In February, I turned 50 years old and celebrated! It wasn’t a bad thing: the number 5 means change and transition. I had no idea just how true that would be: a few days later I was standing in front of a screen, looking at a mammogram of my left breast. The mass that looked back at me looked just like the face of Tina Turner, and so it was dubbed. The task began to roll her right on down the river!

I won’t get into the details, because now, it’s just a story. But I want to tell you that I am so grateful for the people I met along the path. I met incredible doctors who went to the edge, and were willing to think outside the traditional medical box for a solution we could all be comfortable with. I found a way to embrace the treatments we agreed on, and stand strong on the ones I was not able to embrace. To all the doctors, nurses, naturopaths, alternative health personnel, and other staff members, those who opened their minds and those who didn’t, I am grateful for the lessons that we were all a part of, and for the time we had together. And I am very glad to announce, Tina is gone. Thanks TT, it was real.

Friends and family helped in so many ways this year. They fed me, clothed me, entertained me, bought herbal supplements, sent coffee, movies, and totems, dog-sat, did errands for me – even paid bills. I received daily doses of healing energy, reiki, thoughts, prayers, and good wishes from those who were far away – I felt every bit of it. Silly happened along the way: funny scars, the realization that I have a not-so-perfectly shaped head, a brief time period after chemo where I could actually drink milk and not get sick (but at the same time was unable to stomach chocolate), lots of dancing, a great trip to the Smokies with an amazing and sweet soul, happy dances, shared laughter on the phone with friends all over the world, snow angels in parking lots, towel animals, and so much more. There are too many people to list here – but they all played a part in the healing. I learned to receive, and I am grateful for that lesson.

My dog, Fae, became a clown to help me laugh, a wolf to protect me, and a therapist to offer a warm head and a cold nose during the longest of long nights.

Even the mounting bills have been a lesson. Although I have always been good at cutting corners, I learned to cut even more. As a part of that snipping and clipping process , I am heading up north for a few months to a smaller place – my inner Huck Finn exploring new territory, looking for a barrel that might fit for the time being. Bennington is still home base, and my earthly possessions are staying here, but I’m off on another side road to meet new people and float down more rivers. It’s a good thing – the universe likes action, and riding the river is always better than pushing it!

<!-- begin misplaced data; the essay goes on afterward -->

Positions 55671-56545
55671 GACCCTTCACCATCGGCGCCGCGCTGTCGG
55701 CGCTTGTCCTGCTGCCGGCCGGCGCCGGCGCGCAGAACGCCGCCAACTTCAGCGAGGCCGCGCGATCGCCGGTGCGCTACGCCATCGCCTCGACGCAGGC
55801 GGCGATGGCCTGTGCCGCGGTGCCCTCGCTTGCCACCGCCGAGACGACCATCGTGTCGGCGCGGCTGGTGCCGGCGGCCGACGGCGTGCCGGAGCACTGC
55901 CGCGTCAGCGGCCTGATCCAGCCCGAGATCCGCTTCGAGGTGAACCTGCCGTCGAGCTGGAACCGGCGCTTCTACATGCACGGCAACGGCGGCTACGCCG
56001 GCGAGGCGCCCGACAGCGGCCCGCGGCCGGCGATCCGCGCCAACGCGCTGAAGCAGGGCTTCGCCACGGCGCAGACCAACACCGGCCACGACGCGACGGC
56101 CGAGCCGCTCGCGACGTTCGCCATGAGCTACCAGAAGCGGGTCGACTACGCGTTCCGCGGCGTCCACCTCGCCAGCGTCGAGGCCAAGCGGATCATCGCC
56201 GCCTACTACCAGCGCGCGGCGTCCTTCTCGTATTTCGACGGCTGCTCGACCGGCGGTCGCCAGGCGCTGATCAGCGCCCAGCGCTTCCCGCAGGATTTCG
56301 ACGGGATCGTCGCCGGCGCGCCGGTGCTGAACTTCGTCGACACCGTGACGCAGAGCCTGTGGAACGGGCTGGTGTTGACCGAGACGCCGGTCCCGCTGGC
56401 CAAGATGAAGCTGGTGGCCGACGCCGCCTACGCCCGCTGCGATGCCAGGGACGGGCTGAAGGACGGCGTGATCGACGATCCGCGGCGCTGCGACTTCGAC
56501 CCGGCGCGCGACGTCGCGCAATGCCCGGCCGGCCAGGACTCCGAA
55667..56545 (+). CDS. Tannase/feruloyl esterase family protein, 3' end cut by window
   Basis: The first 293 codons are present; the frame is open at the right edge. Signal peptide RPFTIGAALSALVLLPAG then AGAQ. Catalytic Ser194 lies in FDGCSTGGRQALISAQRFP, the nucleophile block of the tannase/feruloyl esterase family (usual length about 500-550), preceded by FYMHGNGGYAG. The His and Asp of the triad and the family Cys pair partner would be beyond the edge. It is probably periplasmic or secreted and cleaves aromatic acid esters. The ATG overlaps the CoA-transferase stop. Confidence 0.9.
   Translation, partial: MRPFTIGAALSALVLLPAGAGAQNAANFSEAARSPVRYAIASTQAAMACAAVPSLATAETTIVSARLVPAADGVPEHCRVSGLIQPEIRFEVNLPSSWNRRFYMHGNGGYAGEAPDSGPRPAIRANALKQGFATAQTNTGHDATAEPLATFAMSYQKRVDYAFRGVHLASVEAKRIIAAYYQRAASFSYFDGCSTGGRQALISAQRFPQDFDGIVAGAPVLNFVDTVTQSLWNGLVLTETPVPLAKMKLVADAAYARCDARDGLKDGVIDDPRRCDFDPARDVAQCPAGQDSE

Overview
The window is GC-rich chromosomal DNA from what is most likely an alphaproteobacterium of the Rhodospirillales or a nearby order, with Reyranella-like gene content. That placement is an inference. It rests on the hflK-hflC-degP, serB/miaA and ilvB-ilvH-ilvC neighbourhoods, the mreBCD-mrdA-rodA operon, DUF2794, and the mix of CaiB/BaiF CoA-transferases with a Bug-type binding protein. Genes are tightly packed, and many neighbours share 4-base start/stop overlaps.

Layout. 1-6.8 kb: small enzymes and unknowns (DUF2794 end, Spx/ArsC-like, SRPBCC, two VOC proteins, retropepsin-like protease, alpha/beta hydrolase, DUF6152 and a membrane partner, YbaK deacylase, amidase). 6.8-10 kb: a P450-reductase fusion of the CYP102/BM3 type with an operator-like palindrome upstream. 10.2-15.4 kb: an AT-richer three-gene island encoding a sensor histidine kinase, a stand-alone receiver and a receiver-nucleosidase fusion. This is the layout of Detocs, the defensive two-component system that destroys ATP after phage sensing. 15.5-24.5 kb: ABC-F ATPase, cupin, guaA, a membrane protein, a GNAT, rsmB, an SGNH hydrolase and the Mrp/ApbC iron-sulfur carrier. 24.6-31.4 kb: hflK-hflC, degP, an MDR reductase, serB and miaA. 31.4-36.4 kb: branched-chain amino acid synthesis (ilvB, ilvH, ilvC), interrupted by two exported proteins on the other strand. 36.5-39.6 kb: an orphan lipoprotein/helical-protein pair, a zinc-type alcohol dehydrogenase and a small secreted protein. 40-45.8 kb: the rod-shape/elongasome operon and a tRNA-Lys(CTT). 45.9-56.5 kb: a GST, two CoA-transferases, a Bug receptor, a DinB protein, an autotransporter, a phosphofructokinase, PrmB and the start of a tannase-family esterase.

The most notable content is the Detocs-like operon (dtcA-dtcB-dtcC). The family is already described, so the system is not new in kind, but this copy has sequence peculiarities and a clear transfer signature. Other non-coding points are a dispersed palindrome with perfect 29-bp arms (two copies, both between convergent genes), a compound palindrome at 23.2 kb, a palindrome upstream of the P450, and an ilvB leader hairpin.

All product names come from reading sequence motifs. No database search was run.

To 2009 and all its players, to Mother Earth and all her gifts, thank you. You rocked! To 2010, I’m ready for my pie. Let the fun begin!

Falling back! And a call to all for art…

Standard

Hello, friends! I am back to blogging after a few months of inactivity. I hope you missed it.

I have an exciting project to share with you! This venture, by a hip and eco-friendly local artist, is at the grassroots level – and needs your participation! The project, called “Art Is” has no specific goal, except to inspire all to dig deep into their souls and share by expression.

To participate in the “Art Is” project, please:

1.Pick out a paint color sample card that
you like, either a single color chip or a tone-strip.

2.On the color side of the sample, write the words “Art is” and finish the sentence.
There are no restrictions on words, drawings, images, or any type of media
you would like to add to the paint chip. The paint chip is your canvas!

3. Mail your finished paint chips to: “Art Is”, PO Box 64, North Bennington, Vermont. 05257. No return addresses, please!

4. There is no limit to the number of chips you can send; however please make sure your art is anonymous! Men and women of all ages, interests and creative abilities, fellow artists and artisans, craftspeople of all venues and genres, collectors and seekers, the novice, the nay-sayer and the passionate. This project calls to ALL who can taste, feel, see, touch and breathe art!

5. Please feel free to copy and paste this information and pass this request along to others who might like to participate, with a request to please delete all names and e-mail addresses that came with the message before it is sent to others. This is not only to honor the anonymity of the project, but also for the privacy of those involved.

Let’s help this artist, and see how far we can fling the word of art!

To help you get into the swing of things, here’s a fun “art-relation” song:
Crayola

Finding the Tiniest in Vermont

Standard

Although I have traveled to many places over the years, Vermont has always called to me. I knew it was where I belonged, and it was a happy day when I received my Vermont driver’s license and put on the “greens,” the green Vermont license plates, on my truck (the numbers and letters on my plates, after decoding, translate to “bees love honey”). I am madly in love with my new – last – homestate, and with the Green Mountains that climb along its western side.

For the last day of my Blogathon New Thing extravaganza, I found out about a tiny little city in the upper portion of the mountain range – Vergennes.

Vergennes is Vermont’s oldest city, established in 1788, and is also Vermont’s first incorporated city. And it is the state’s smallest city (third smallest in the nation). Now, I am a sucker for anything that claims to be the world’s largest or smallest, shortest or tallest, etc. I have seen the largest basket and ball of twine, New York’s smallest post office, the world’s biggest shoe….I could go on. So of course I had to read about Vergennes, and I plan to visit soon. Look out Vergennes!

And to fellow Blogathoners – it has been a wonderful ride. I tripped and fell a few times, missing some days on the way. But most of the time, there were fellow froggers to fill in the potholes. I thank you. And a big thanks to Michelle Rafter, the genius behind the Blogathon. Count me in for Blogathon 3.

Cheers Honey

Standard

I know – I missed a day. But I had a good excuse. I went to the farm yesterday and added honey supers to five of the beehives. We hope to pull some honey before opening day on the 4th of July. While I was there, I checked out the blueberry fields with owner Byron Winney. A colony of honeybees worked the middle field of blueberry flowers along with dozens of bumblebees. The plants are loaded, so Mother Earth willing, there will be a bumper crop this year.

Today, I am enjoying the beautiful weather – and a lovely drink by friend Monica Bhide, author of “Modern Spice.” I must admit, I made mine a mock drink without the rum puncher. But it was so delicious! And next time, I am planning to add some fresh blueberry juice, too:

Pomegranate Delight